As a government shutdown looms, ABC News has learned that in an effort to buy congressional negotiators an additional week to strike a deal on a long-term resolution on spending levels for FY11, the House Appropriations committee Monday night will unveil a one-week Continuing Resolution cutting $12 billion over the next week while also funding the Pentagon for the rest of the fiscal year.
While congressional sources say the details and numbers of a short-term CR could change because the bill has not yet been filed, the chairman of the House Appropriations committee said late Monday night that negotiators are continuing to work on a deal to avert a government shutdown and that a bill could emerge later Monday night or in the early hours of Tuesday morning.
When asked whether time was running out on Congressional negotiators to cut a deal to fund the government for the rest of the fiscal year or short-term, Rep. Hal Rogers, R-Kentucky, told reporters Tuesday evening “if you watch the efforts later tonight, you may be impressed,” hinting at a deal emerging later Monday night.
As Rogers and House Speaker John Boehner prepare to sit down with their Senate Democratic counterparts and President Obama at the White House Tuesday morning, Rogers said they would discuss the CR to fund the government for the rest of FY11, and also the FY12 Budget that House Budget Chairman Paul Ryan is set to unveil Tuesday morning.
“We have a meeting tomorrow morning with the president and we will discuss all of the matters that are before us,” Rogers said. “We’re serious about trying to prevent a government shutdown. We’re also serious about cutting spending, and those are the two driving parameters of what we want to talk about.”
But the Senate has still not agreed to a deal of any length – short-term or long-term – and they also have not agreed to cutting $12 billion in one week.
The two previous short-term spending bills have cut spending by $2 billion per week, and the latest Republican move is designed to put pressure on Democrats to go along with significantly deeper cuts or face a shutdown.
But a government shutdown is still certainly in the cards.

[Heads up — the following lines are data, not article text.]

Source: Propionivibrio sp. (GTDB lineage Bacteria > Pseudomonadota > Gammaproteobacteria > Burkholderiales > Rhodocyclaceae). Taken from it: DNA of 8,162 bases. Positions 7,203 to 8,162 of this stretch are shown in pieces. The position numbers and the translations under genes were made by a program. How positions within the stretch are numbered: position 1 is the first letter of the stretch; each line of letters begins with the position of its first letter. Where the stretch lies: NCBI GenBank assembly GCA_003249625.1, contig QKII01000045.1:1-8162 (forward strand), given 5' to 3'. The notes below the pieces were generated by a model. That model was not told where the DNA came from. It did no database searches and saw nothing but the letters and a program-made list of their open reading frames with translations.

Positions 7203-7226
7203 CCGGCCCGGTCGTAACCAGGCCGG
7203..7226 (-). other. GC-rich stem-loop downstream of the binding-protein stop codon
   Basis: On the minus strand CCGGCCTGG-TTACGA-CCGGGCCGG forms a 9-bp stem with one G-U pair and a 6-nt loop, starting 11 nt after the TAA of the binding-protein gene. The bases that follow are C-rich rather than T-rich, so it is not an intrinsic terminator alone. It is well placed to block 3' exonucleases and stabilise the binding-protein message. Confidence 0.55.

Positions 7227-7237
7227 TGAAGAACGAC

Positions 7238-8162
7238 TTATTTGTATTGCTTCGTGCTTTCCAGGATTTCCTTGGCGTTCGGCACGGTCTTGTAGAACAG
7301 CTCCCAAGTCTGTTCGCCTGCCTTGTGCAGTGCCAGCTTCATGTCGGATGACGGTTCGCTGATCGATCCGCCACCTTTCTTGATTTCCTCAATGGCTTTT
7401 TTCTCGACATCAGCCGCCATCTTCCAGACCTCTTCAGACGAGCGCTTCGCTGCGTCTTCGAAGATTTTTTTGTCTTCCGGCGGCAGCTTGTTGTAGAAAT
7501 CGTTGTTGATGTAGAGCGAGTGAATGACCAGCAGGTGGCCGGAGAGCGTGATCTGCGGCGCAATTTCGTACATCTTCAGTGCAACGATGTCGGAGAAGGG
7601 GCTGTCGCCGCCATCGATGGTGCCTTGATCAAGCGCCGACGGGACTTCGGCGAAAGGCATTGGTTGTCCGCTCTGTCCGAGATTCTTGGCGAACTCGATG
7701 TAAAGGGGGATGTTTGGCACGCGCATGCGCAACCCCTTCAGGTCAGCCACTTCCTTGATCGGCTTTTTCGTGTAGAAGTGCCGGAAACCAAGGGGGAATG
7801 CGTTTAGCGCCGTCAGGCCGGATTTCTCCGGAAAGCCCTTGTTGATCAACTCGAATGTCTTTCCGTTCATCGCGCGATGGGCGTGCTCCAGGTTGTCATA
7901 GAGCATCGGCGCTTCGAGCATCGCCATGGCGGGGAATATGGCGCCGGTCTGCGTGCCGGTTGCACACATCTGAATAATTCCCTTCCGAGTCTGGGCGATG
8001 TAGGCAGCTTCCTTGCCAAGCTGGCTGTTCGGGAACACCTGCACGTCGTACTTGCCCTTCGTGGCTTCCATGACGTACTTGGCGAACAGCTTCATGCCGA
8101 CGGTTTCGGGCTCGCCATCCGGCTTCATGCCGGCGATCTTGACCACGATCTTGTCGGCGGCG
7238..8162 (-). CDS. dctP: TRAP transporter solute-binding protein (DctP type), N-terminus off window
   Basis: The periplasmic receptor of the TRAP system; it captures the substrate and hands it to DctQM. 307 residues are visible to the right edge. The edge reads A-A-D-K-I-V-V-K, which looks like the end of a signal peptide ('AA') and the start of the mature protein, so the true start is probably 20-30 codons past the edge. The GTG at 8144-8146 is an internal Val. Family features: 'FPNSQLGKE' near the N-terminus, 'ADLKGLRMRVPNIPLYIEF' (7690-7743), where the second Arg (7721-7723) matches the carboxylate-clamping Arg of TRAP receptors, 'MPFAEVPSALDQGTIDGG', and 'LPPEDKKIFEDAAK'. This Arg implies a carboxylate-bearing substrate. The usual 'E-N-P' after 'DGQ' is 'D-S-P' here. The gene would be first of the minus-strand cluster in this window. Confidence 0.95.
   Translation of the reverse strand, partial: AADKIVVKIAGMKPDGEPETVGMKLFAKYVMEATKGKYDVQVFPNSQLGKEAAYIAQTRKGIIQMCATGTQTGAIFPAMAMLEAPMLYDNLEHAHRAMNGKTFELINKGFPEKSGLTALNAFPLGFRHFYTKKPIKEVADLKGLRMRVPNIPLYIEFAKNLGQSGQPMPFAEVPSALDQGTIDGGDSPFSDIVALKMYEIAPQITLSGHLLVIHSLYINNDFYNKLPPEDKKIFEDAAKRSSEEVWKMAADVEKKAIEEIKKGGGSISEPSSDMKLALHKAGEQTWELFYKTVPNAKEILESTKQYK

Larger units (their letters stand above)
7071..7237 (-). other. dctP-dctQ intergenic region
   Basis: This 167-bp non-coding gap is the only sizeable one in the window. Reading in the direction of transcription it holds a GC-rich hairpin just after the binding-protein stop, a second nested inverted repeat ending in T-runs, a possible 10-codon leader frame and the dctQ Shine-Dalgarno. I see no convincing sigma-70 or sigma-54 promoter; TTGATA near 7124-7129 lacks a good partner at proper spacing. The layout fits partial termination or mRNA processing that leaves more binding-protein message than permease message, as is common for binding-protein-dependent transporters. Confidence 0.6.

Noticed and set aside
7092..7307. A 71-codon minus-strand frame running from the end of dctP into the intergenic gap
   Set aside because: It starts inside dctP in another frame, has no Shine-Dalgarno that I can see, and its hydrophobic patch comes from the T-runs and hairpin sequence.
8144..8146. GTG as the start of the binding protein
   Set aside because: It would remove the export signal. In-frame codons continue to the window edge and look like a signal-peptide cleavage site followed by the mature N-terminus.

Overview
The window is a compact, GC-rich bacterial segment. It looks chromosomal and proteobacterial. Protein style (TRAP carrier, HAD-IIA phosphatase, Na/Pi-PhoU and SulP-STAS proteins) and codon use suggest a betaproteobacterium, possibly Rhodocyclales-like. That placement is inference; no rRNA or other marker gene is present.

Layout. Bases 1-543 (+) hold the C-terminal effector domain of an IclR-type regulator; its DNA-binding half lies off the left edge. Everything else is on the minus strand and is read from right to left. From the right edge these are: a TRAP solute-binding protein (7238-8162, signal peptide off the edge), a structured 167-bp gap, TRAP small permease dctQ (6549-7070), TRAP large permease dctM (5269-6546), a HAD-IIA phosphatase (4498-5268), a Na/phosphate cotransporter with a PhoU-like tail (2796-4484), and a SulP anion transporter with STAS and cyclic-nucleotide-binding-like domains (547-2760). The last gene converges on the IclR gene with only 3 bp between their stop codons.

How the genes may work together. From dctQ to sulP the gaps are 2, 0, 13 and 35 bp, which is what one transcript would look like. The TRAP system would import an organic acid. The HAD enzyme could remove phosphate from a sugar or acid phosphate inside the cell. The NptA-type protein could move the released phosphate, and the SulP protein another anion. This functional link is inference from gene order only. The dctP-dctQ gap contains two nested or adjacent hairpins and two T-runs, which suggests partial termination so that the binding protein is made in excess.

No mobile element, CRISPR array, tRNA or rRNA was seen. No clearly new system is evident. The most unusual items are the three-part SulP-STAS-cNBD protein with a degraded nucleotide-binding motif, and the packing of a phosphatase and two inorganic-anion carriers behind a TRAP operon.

A senior aide in the Office of the Speaker said that “at the Speaker’s direction, House Administration Committee Chairman Dan Lungren will issue guidance to all members on how the House would operate in the event Senate Democrats shut down the government.”
“Because of the Senate's failure to do its job and pass legislation to cut spending and fund the government for the rest of the fiscal year, Speaker Boehner made clear we have no choice but to prepare the House, and the American people, for a shutdown,” the aide said. “The discussion with Democrats will continue, but the House has an obligation to be ready if the White House and Senate Democrats choose to shut down the government.”
Asked about the prospects of another short-term CR passing the upper chamber, Senate Majority Leader Harry Reid’s spokesman Jon Summers wrote in an email, "We're negotiating a long term CR."
After productive discussions late last week and into the weekend, Rogers blamed Reid for derailing negotiations on Sunday.
“We had begun this conversation I think it was last Thursday or so, and then it continued this past weekend, and staff and members stayed here to take part,” Rogers added. “We made fairly good progress on Saturday, on Sunday it ground to a halt, and Senator Reid has instructed staff not to agree to any policy riders and that all numbers had to go through him, so the Senate negotiators really had nothing that they could talk about.”
Throughout the evening GOP lawmakers emerged from the closed-door meeting portraying a sense of unity.
Rep. Michael Simpson said that House Republicans were “doing everything we can to avoid to avoid a shutdown.”
“If it is shutdown it’s because Harry Reid refuses to negotiate in good faith,” Simpson, R-Idaho, said. “He refuses to negotiate, he won’t let his people talk about the riders, he’s not serious about finishing the budget. The only interpretation of his refusal is that he wants to shut the government down. You can’t interpret it any other way.”
Rep. Rick Crawford told reporters that there is not an appetite among the House GOP Conference to shut down the government, and his “constituents don’t want a government shutdown.”
“We all agree that it’s the responsible thing to fund the government,” Crawford said. “At the end of the day think it’s the responsible thing to make sure troops are funded.”
ABC News' Matt Jaffe contributed to this report